The video mentioned is here:
I'm not sure if this will get you to a fully collapsible filter container based on what is in use, but it may spark some ideas.
I actually rarely use the technique in my own work, as of late, but Joe Oppelt or Ville Tyrväinen may be able to help you if you have a TWBX to share, along with a clearly defined goal for that sample TWBX.
Jagam -- What sheet popping can do it this: When some condition occurs that can be detected in a calc field, the calc field can be used as a filter on a dummy sheet to expand or collapse the dummy sheet. You hide the "engine" of that dummy sheet behind some other object (another sheet, a blank text box, another container, etc.) and when the dummy sheet is expanded it "pushes" the filter (or other object it is controlling) out from behind the object that the "engine" is hiding behind.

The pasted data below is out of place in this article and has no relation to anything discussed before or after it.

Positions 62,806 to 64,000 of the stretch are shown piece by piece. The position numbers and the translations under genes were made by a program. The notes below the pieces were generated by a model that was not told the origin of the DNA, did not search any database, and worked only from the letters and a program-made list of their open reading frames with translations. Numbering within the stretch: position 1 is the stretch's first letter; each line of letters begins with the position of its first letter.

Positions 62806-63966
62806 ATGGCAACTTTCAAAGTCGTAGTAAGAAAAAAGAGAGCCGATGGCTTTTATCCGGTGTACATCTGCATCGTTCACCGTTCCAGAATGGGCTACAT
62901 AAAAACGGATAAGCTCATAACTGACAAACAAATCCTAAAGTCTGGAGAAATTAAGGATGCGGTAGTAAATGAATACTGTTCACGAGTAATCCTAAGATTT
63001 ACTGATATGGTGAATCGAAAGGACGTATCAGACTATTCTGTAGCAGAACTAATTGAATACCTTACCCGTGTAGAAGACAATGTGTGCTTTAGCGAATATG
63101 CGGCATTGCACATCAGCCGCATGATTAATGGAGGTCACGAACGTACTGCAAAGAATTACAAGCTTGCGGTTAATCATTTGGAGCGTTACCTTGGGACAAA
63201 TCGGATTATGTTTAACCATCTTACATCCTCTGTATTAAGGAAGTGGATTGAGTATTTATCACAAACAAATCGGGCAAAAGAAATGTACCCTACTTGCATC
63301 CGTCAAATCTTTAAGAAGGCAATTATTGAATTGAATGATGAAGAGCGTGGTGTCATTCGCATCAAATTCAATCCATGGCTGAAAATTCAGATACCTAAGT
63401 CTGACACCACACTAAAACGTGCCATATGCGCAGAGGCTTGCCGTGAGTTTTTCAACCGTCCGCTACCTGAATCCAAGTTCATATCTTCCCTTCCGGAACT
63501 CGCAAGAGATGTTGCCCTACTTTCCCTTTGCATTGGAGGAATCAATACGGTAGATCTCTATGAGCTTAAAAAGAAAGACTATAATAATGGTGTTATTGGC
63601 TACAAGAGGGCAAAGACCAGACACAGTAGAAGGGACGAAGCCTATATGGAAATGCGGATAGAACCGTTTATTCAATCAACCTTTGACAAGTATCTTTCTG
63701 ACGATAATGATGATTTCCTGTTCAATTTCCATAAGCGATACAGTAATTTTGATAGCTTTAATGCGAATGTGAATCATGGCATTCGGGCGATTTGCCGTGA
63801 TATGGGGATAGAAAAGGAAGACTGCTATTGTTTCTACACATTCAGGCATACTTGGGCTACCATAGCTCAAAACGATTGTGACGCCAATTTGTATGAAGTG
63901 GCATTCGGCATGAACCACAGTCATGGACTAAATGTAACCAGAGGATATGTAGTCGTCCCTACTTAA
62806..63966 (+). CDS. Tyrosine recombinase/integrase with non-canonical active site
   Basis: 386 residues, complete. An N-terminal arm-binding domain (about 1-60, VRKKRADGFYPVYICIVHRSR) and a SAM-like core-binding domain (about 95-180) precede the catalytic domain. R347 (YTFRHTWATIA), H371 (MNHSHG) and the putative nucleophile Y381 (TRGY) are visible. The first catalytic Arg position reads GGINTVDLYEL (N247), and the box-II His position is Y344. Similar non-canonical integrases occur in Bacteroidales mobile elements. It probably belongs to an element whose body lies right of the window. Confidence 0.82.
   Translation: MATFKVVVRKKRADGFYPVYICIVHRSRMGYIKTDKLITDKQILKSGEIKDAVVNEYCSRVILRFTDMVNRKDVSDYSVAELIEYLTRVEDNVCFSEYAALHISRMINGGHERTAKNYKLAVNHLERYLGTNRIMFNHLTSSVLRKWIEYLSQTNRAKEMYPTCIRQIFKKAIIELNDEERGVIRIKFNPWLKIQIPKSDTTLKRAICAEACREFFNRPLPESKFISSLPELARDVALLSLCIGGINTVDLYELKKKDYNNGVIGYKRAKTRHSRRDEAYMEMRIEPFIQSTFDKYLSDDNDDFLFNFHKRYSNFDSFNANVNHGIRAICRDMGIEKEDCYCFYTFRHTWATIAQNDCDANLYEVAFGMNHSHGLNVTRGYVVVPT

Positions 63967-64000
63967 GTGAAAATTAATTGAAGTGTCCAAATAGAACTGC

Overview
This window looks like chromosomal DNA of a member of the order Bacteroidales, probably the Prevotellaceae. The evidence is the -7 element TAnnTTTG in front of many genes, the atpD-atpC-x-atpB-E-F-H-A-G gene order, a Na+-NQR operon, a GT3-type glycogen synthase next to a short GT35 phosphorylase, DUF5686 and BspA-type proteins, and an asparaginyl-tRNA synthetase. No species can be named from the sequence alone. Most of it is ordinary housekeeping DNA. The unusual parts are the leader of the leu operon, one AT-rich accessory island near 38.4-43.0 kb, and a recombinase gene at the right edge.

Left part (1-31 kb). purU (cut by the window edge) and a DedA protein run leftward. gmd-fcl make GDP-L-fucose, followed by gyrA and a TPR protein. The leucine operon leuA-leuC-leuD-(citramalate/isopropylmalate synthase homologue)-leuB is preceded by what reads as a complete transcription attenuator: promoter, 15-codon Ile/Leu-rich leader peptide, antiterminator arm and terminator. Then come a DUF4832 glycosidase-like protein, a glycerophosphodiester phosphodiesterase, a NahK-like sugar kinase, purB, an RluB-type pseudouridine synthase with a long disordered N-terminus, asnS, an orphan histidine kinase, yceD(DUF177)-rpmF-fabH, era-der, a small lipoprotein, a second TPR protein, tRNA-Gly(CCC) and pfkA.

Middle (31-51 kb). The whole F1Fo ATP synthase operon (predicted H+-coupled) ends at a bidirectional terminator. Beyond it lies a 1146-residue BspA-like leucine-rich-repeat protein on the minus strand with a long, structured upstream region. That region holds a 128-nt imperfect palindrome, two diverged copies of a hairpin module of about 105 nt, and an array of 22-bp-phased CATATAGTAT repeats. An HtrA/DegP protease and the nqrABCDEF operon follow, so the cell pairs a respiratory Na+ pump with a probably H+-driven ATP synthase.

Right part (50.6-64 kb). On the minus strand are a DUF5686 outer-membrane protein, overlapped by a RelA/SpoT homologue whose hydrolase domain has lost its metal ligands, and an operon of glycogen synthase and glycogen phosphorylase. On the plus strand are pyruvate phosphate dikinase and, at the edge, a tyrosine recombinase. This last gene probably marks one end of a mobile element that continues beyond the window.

So you can make a filter seem to collapse (disappear) if that's what you wnat to do.
(I am assuming that by "collapse" you mean disappear.)
The one question I have is this: How can you tell that the user has selected something? I guess if you start out with the value of the field null, then when the value is anything but null, we can know that the user has selected something. If you can do it that way, then the calc field that you use to display/hide the dummy sheet would be somethng like this:
IF ISNULL([filter field]) then 1 else 0 end
(or IF [filter field] = "" then 1 else 0 end)
Put that on the filter shelf of the dummy sheet and select for 1. If the value = 1 then the field is null and the dummy sheet is expanded, and that will make the real filter visible to the user. As soon as the user selects something, the value of [filter field] is no longer null. The dummy sheet collapses, making the filter for [filter field] hide behind the masking object.